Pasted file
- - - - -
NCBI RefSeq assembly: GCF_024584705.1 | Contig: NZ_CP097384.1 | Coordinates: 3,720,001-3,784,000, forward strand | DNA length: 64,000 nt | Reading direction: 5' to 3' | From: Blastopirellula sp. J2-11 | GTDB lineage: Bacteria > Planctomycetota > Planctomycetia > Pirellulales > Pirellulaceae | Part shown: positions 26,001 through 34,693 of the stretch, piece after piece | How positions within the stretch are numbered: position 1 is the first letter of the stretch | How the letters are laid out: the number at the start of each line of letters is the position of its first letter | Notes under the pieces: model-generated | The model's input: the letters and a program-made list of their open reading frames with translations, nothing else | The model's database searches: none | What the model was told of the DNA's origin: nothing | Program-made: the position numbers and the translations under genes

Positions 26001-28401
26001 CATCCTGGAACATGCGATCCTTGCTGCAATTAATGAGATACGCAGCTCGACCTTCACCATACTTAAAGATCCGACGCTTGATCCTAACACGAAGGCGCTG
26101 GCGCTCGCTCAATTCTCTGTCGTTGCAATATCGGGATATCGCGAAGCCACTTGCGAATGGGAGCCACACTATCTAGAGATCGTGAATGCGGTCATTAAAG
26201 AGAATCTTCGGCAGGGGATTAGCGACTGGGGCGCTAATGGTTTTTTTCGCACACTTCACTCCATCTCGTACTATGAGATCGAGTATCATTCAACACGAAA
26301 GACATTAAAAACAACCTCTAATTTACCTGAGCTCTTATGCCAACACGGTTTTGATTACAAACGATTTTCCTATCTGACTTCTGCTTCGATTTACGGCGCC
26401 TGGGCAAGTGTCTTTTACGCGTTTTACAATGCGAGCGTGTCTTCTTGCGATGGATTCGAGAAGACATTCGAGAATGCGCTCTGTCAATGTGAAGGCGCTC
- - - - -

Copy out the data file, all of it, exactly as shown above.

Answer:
NCBI RefSeq assembly: GCF_024584705.1 | Contig: NZ_CP097384.1 | Coordinates: 3,720,001-3,784,000, forward strand | DNA length: 64,000 nt | Reading direction: 5' to 3' | From: Blastopirellula sp. J2-11 | GTDB lineage: Bacteria > Planctomycetota > Planctomycetia > Pirellulales > Pirellulaceae | Part shown: positions 26,001 through 34,693 of the stretch, piece after piece | How positions within the stretch are numbered: position 1 is the first letter of the stretch | How the letters are laid out: the number at the start of each line of letters is the position of its first letter | Notes under the pieces: model-generated | The model's input: the letters and a program-made list of their open reading frames with translations, nothing else | The model's database searches: none | What the model was told of the DNA's origin: nothing | Program-made: the position numbers and the translations under genes

Positions 26001-28401
26001 CATCCTGGAACATGCGATCCTTGCTGCAATTAATGAGATACGCAGCTCGACCTTCACCATACTTAAAGATCCGACGCTTGATCCTAACACGAAGGCGCTG
26101 GCGCTCGCTCAATTCTCTGTCGTTGCAATATCGGGATATCGCGAAGCCACTTGCGAATGGGAGCCACACTATCTAGAGATCGTGAATGCGGTCATTAAAG
26201 AGAATCTTCGGCAGGGGATTAGCGACTGGGGCGCTAATGGTTTTTTTCGCACACTTCACTCCATCTCGTACTATGAGATCGAGTATCATTCAACACGAAA
26301 GACATTAAAAACAACCTCTAATTTACCTGAGCTCTTATGCCAACACGGTTTTGATTACAAACGATTTTCCTATCTGACTTCTGCTTCGATTTACGGCGCC
26401 TGGGCAAGTGTCTTTTACGCGTTTTACAATGCGAGCGTGTCTTCTTGCGATGGATTCGAGAAGACATTCGAGAATGCGCTCTGTCAATGTGAAGGCGCTC